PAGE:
Hen Mazzig

We have to defeat the false ‘colonialism’ narrative about Israel

It is imperative to remind the world of the enduring bond between Jews and the land of Israel


An Israeli flag over the Western Wall in Jerusalem (Getty Images)

February 20, 2024 16:23

Last week I met Ofir Engel, the 18-year-old Jerusalem native who was recently freed after spending 54 agonising days in Hamas captivity. Listening to his firsthand account of survival — during which his captors starved him, interrogated him and refused to accept his Israeli identity — was a profound experience.

Not only will Ofir’s story be forever burned into my mind but his harrowing trauma serves as a stark reminder of how widespread misunderstanding of Jewish history and our historical ties to Israel threatens Jewish lives. As an Israeli Jew who is deeply committed to my homeland, I’m continually forced to defend my peoples’ right to exist, educate others about this ancestral connection, and confront dangerous misconceptions that seek to erode and delegitimise the modern Jewish state.

The truth is that Jews have built thriving communities and enriched the cultural fabric in the land of Israel for millennia. Thousands of years of archaeological and historical evidence show that the birthplace of Judaism — and the Jewish people — was in Judea, where the state of Israel exists today. It was only through ceaseless campaigns of conquest and imperialism that ethnic Jews were forced to leave our ancestral homeland. Subsequently, Jews settled in every corner of the world, from Eastern Europe to India to the Peruvian Amazon.

The fact that Jews trace our lineage back to Israel isn’t even in dispute among our biggest adversaries. Those who believe we do not belong there refer to us as Jews because we came from Judea, while Hamas and Hezbollah call us “Yahud” (“Yehuda” meaning Judea in Arabic). Still, they continue to question whether or not we originated from that land, just as Ofir’s victimisers inhumanely did while he was in captivity. Ofir told me that his Hamas captor kept asking him where his family is actually from, when Ofir replied that his grandfather was from Israel, the terrorist yelled at him that he was lying.

What compounds this lack of fact-based education about Israel is the prevailing false narrative among Palestinians and the “Free Palestine” movement of Jews as foreign invaders who subjugated Arabs and colonised the land. Ironically, the reality is the opposite, and the experiences of Mizrahi Jews, including those of my own family, expose the fraudulent framing of the issue.

Mizrahi Jews are the nearly one million Jewish refugees who, concurrent with the Holocaust in Europe, were violently displaced from Arab countries and Iran in the 20th century. Despite living in the Islamic world, where they endured treatment as second-class citizens, Mizrahi Jews maintained their connection to Israel, preserved their heritage and nurtured a deep longing for their ancestral homeland. No matter the proximity of Jews to the land of Israel — in my family’s case, less than 1,000 kilometres — they have always seen it as their one and only true home.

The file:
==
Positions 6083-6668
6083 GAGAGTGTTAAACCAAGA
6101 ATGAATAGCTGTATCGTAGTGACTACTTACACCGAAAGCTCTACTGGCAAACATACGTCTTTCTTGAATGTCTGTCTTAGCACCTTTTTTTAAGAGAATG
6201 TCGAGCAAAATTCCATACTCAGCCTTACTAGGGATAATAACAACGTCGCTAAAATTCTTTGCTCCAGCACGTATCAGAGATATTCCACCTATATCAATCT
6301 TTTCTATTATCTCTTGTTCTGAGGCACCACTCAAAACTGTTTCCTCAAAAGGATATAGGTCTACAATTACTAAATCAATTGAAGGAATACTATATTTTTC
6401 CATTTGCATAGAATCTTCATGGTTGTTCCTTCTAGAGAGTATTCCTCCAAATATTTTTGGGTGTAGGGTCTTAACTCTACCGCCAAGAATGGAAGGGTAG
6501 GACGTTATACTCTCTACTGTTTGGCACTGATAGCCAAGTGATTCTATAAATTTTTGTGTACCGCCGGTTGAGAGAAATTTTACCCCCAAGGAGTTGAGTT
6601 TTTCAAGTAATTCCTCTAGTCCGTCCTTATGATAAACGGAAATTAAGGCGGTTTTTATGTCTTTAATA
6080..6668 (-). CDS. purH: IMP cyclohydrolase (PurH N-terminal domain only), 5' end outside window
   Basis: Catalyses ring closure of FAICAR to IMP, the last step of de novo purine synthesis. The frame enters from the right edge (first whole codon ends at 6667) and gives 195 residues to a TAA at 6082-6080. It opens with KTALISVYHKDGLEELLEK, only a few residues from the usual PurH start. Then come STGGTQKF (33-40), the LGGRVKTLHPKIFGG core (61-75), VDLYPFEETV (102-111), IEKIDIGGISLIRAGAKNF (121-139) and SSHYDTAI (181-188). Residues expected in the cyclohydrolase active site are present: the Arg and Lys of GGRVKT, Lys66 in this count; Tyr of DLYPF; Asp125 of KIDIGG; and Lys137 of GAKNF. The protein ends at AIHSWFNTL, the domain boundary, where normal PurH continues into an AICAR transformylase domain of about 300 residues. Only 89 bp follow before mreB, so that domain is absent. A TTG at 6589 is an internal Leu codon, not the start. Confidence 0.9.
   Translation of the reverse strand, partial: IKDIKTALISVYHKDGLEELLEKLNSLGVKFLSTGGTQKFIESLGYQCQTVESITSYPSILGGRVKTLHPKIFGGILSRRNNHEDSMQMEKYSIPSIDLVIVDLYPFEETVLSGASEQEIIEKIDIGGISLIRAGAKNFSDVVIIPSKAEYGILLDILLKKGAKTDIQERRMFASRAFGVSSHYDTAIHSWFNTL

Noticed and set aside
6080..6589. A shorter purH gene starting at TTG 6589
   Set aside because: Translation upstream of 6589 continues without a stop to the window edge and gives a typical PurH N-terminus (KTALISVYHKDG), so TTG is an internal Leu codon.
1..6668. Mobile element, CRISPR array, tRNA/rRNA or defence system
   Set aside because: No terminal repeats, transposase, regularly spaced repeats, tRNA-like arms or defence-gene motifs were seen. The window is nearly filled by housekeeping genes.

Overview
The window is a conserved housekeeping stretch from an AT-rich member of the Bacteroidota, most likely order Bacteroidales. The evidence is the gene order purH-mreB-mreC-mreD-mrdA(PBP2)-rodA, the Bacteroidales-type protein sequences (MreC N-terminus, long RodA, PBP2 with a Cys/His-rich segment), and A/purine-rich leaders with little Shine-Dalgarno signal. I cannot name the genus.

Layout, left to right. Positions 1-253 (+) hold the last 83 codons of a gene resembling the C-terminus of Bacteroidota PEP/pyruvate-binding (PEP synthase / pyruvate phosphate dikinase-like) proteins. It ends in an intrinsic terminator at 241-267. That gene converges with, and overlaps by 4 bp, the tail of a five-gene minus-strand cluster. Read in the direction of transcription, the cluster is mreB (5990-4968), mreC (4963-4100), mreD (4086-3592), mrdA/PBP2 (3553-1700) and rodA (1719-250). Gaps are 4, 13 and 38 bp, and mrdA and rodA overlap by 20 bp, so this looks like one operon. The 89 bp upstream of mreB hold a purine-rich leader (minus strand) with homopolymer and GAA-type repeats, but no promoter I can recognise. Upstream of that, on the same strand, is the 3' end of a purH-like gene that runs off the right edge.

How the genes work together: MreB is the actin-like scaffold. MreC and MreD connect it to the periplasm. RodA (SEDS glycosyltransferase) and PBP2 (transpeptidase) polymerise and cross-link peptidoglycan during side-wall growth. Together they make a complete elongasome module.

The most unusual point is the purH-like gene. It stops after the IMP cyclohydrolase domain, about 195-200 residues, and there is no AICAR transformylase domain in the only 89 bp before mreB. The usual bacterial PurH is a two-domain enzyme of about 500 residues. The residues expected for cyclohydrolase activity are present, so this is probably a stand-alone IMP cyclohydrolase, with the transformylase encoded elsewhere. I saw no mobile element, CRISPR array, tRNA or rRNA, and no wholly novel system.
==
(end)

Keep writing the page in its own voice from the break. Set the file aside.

Still, a day rarely goes by without an anti-Israel detractor online telling me to “go back to Europe,” the very place where a genocide against Jews took place and where we were told to “go back to Palestine.” Such harassment is doubly offensive to me as it erases my identity and my history while telling me I don’t deserve a home at all.

Israeli author Amos Oz recalled that history in his 2010 essay, How to Cure a Fanatic. “When my father was a little boy in Poland, the streets of Europe were covered with graffiti, ‘Jews, go back to Palestine’, or sometimes worse: ‘Dirty Yids, piss off to Palestine’. When my father revisited Europe 50 years later, the walls were covered with new graffiti, ‘Jews, get out of Palestine’.”

Fostering lasting peace in the region - my aspiration - requires several things. First, in the interest of historical accuracy, the international community must acknowledge the Jewish connection to Israel. Denying these indigenous ties of Jews to Israel does nothing to free Palestinians or establish a two-state solution. Rather it erodes any foundation for genuine reconciliation and coexistence.

Of course, true peace also requires mutual recognition and respect for the rights and histories of all peoples involved. Affirming the Jewish connection to Israel does not diminish the legitimate aspirations of the Palestinian people, as recent as they may be. Both Jews and Palestinians have valid claims to this land, and both deserve the right to self-determination. Recognising these dual narratives is fundamental to building a future where both communities can live side by side.

As we navigate these complexities, reminding the world of the enduring bond between the Jewish people and the land of Israel is imperative, not only to better understand the conflict but also to remind our adversaries that we are not going anywhere — because we have nowhere else to go. Let’s not allow the hope for a Palestinian state to supersede or supplant this historical truth.

Hen Mazzig is an Israeli author and the founder of The Tel Aviv Institute.

February 20, 2024 16:23

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